Christians caught up in Myanmar violence, at least three killed


By Mark Ellis –

February protest in Myanmar

Anti-coup protesters have called for a “silent strike” to further pressure the military government, which seized power February 1st. Since then, more than 400 civilians have been killed by government forces, including 114 Saturday.

“Our future is uncertain in this critical time. There may not be much to see in western media reports because of internet control and local media being controlled by the military regime,” says Brother Thomas*, a pastor in Myanmar (Burma).

Last week, mobile internet data was shut down and the military arrested at least 40 journalists in their efforts to control communications, according to Thomas.

“The military leaders ordered firing on peaceful protesters on the street, and still the protest movement is going on in different cities, but not like before (not hundreds of thousands of people protesting on the street).

Every day Pastor Thomas hears of more deaths, including Christians. “Many people have been injured and about 3000 people arrested. Yesterday, four young protesters were killed by the military (three were Christians), and six people injured critically. That`s really changed our daily living.”

Myanmar is about 78% Buddhist and 8.2% Christian, due to the pioneering missionary work of Adoniram Judson in the 1800s, which impacted the Karen and Kachin people groups. Christianity is growing at about 2.5% a year, according to the Joshua Project.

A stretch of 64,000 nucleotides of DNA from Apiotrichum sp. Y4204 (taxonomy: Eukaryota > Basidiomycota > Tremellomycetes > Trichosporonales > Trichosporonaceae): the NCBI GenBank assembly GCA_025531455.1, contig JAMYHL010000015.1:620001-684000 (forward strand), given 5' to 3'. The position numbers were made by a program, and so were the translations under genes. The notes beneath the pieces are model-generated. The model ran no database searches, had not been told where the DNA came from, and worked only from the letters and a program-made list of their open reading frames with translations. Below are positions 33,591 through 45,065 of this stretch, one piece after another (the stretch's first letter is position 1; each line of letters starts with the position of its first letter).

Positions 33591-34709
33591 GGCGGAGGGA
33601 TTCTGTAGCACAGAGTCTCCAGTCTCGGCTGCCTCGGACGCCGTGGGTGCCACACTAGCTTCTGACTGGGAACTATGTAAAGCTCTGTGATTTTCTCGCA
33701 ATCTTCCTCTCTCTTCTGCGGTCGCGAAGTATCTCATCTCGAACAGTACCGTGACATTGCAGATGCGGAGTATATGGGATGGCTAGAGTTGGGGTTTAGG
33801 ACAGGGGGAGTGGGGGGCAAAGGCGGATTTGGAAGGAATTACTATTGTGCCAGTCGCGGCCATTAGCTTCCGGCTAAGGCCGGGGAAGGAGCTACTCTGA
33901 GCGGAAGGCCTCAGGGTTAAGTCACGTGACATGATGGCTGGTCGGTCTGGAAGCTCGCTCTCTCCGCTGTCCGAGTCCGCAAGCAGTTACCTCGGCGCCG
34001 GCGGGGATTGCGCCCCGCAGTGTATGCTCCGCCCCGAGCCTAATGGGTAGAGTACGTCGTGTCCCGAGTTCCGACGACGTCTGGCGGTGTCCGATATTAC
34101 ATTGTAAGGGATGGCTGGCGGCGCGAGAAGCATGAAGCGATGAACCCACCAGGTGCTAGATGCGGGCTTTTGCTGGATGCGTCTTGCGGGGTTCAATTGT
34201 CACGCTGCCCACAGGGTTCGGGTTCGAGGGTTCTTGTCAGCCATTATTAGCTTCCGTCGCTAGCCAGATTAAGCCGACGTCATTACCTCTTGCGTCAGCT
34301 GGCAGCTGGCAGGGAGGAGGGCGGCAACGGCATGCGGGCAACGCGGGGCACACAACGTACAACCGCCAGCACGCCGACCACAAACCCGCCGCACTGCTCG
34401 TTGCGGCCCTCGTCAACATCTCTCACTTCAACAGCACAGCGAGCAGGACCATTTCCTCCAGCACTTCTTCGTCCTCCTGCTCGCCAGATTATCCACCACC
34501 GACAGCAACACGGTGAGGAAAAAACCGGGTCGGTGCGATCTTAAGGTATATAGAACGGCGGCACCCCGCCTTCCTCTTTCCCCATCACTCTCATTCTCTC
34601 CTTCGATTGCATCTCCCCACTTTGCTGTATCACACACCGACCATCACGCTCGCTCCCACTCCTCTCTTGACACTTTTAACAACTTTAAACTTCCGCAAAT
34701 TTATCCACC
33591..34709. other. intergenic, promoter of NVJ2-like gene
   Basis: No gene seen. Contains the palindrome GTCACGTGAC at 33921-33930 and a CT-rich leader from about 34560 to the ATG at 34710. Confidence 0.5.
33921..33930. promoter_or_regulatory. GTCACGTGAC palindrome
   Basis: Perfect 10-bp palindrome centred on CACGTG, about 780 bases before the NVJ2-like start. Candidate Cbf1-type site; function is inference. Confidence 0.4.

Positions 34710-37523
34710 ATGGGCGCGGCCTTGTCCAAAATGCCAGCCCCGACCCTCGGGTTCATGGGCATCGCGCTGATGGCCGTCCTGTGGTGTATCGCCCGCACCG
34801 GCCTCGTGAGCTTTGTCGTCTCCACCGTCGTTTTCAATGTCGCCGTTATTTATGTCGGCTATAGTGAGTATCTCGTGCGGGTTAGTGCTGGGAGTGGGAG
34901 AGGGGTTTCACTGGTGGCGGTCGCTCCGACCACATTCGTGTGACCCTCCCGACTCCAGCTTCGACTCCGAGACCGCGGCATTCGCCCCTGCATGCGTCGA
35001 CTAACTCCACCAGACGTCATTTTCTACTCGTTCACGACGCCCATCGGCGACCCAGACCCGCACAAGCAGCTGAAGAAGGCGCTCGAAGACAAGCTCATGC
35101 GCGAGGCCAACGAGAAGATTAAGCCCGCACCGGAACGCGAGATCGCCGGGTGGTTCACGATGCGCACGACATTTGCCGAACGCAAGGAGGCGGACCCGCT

“Despite military threats, arrests, and brutal acts, the Civil Disobedience Movement (CDM) is increasing among police, government workers and among banks, which is really hindering the military regime,” Pastor Thomas reports.

“Yesterday was the day of the “Silent Strike” to protest the military coup. Most of the shops and markets were closed and no vehicles were on the street in the whole country. Bank services have been closed since last month,” Pastor Thomas says.

The strike includes rail workers, doctors, bankers, and factory laborers, in an attempt to impede Myanmar’s economy, sow division in the ranks of the military and deny it legitimacy, according to news reports.

“Over a thousand people have fled to Mizoram State, in North East India as refugees,” he adds.

He says elected MPs from the former parliament are planning to form an opposition army which will collaborate with ethnic armed forces and young protesters throughout the country. “It seems we may be headed toward a big civil war unless the military stops ruling and returns power back to elected government,” he says.

“Our situation may be becoming more worse unless God or the U.N. intervenes. Thank you for your prayers.”

*name changed for security reasons